Unmasking a High Sensation Seeking Highly Sensitive Person: The Reframing Ferry Ride
In this blog post we’re going to delve into the amazing tool available to HSPs, called “Reframing”. We’re going to look at;
- what it is,
- why it’s beneficial to use this tool, and
- how to use the tool of reframing.
In the last blog post we delved into looking at why you feel the way you do about your HSP Trait, and then we covered why, if, when and how HSPs can describe their HSP Trait to others. The title of that post was “Walking Through the Jungle".
Now, we’re leaving a jungle in Nicaragua and heading back to the mainland via a local ferry. I’m surrounded by water, and it occurs to me what a mysterious thing water is, its unknown depths, its velvety essence, and a sense that it's beckoning me while at the same time repelling me - because it may be hiding threatening creatures that may end me.
In tales of myth water is frequently associated with emotions. Water reminds me of emotions, of how our emotions can be turbulent and chaotic, or they can be calm and peaceful. But there’s always a pattern, a tide - a rhythm.
And this is where I’d like to draw your attention to your own emotions and the subject of your emotions.
Because most HSPs in western culture haven’t been taught how to identify, acknowledge, accept and process their own emotions. Me included. This became pretty clear to me when Coordinating / Facilitating HSP Discussion Groups where I noticed this in both myself and other HSPs.
But I didn’t find it surprising. Because having the HSP Trait means we have a natural ability to pick up on “energy”, and because of this we’re inundated with the emotional state of others around us.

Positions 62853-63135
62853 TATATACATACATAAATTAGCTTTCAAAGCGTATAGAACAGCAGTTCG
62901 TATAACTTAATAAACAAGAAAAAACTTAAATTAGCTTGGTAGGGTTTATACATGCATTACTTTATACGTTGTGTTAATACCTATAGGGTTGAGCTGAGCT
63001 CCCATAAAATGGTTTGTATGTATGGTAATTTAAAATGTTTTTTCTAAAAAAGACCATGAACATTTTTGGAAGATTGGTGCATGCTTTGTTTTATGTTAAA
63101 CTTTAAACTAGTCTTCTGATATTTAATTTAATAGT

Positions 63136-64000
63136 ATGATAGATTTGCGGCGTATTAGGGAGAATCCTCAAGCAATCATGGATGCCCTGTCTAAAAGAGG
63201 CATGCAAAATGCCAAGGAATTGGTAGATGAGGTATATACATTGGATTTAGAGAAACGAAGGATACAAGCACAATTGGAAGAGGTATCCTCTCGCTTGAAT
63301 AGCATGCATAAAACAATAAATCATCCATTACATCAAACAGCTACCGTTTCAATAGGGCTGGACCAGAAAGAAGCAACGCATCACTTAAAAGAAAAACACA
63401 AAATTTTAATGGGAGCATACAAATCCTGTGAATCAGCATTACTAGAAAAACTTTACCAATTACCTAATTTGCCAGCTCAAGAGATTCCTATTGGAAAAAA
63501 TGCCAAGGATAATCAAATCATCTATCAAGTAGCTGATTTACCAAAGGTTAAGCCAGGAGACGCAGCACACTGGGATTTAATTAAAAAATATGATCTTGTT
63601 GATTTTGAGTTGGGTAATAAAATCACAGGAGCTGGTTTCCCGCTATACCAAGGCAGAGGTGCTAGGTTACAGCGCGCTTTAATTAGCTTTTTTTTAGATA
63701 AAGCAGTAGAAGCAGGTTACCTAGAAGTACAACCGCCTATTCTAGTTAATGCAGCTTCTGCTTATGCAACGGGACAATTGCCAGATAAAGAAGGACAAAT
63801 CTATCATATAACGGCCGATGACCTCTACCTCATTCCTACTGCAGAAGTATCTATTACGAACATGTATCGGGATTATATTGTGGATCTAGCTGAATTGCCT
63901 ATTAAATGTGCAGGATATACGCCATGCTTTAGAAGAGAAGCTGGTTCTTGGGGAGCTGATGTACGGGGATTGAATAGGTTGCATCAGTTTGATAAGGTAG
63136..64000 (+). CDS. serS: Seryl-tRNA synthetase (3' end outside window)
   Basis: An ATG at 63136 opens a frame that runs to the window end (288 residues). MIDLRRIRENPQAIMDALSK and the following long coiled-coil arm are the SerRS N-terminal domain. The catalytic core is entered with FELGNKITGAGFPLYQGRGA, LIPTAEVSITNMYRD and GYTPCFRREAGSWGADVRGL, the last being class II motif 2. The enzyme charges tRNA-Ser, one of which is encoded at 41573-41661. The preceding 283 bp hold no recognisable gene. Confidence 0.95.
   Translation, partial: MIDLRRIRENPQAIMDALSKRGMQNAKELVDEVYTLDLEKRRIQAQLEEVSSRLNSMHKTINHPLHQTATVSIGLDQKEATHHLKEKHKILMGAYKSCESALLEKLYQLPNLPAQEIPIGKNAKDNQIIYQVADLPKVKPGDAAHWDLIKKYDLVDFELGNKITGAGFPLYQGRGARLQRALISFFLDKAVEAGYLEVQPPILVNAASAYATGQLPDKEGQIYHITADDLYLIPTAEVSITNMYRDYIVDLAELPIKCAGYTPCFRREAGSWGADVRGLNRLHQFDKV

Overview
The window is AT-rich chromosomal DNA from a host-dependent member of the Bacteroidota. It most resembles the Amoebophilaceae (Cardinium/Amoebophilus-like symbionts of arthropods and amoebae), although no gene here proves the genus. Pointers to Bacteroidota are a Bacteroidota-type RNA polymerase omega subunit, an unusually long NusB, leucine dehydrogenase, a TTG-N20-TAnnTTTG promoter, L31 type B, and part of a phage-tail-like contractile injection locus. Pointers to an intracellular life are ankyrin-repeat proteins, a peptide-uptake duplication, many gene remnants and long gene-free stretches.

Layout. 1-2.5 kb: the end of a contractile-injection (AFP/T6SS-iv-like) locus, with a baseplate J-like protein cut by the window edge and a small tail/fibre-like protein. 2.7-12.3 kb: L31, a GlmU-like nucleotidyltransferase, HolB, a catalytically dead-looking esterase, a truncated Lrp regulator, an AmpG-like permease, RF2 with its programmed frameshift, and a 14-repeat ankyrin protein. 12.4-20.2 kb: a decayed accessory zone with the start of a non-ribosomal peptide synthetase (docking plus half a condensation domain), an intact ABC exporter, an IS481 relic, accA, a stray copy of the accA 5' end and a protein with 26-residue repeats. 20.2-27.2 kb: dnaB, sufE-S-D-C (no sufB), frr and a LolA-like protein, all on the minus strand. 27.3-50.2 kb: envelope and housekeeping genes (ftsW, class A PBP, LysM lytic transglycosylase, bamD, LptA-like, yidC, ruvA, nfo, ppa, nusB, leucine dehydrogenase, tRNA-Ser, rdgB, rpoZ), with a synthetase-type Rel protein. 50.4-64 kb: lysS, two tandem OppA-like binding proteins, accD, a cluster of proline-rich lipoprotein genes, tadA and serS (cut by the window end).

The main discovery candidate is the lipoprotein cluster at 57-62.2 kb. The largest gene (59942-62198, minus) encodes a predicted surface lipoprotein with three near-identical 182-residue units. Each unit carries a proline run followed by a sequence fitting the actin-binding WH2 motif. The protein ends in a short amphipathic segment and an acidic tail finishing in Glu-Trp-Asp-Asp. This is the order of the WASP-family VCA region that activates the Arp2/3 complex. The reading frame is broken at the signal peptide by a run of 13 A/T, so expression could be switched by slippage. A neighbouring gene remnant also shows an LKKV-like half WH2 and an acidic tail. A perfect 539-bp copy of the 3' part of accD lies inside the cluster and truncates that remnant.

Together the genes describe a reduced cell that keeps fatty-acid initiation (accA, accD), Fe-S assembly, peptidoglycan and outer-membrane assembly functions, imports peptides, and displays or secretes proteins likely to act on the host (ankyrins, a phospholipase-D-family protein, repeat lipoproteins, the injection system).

Now combine this with the fact that we haven’t been armed with understanding how to identify, acknowledge, accept and process our own emotions, and have been living our lives this way, and add to that the fact that we’re constantly picking up on the emotional states of those around us – well, you can see how easy it would be to become overwhelmed.
And since most people’s emotions have a lot to do with their fears, this is one of the emotions HSPs frequently pick up on. So the propensity for overwhelming negativity to affect an HSPs quality of life, and therefore how they can positively impact themselves and their environment, especially in western culture, is huge.
Which is why we’re going to delve into this particularly amazing tool; Reframing.
Some of the benefits of using reframing are;
- we begin seeing our sensitivity from a fresh, new perspective,
- we can heal our past,
- we can learn to identify, acknowledge, accept and process our own emotions on a moment-by-moment basis (instead of repressing them or negating them),
- we can use our emotions to help guide us in our daily life,
- we can more easily identify what emotion(s) belong to us, and what emotions don't,
- and, we can foster feelings of forgiveness, gratitude, and compassion for not only ourselves, but for others.
Now before we get into this, I want to recognize and observe the norm of how we currently view emotions in western culture. As HSPs this is something we need to take into consideration and acknowledge, because we’ve been navigating these seas and continue to, so they can and do impact us to one extent or another.
To help explain, I’ve taken some screenshots from “Tales by Light” a Netflix series on exploration, photography and the natural world. These screenshots are from the episode, “Misunderstood Predators Part 2”.
So let’s get into this. What feeling does this picture bring up for you? Let me guess – fear?
Movies like “Jaws” depict sharks as;
- life-threatening, and
- to be avoided at all costs.
And this is how most people view and deal with their own fearful, and therefore negative, emotions. Negative emotions are to be avoided and if they absolutely must be dealt with, they’re something to be controlled. Which is why, a lot of the time, people are “projecting”.
As an aside, we do go through an exercise in HSP Trait Transformation™ that helps us identify when we’re projecting and when others are projecting onto us. This is helpful for HSPs because we need to know “what’s ours to deal with” and “what belongs to someone else”. Personally, I’ve found this incredibly helpful.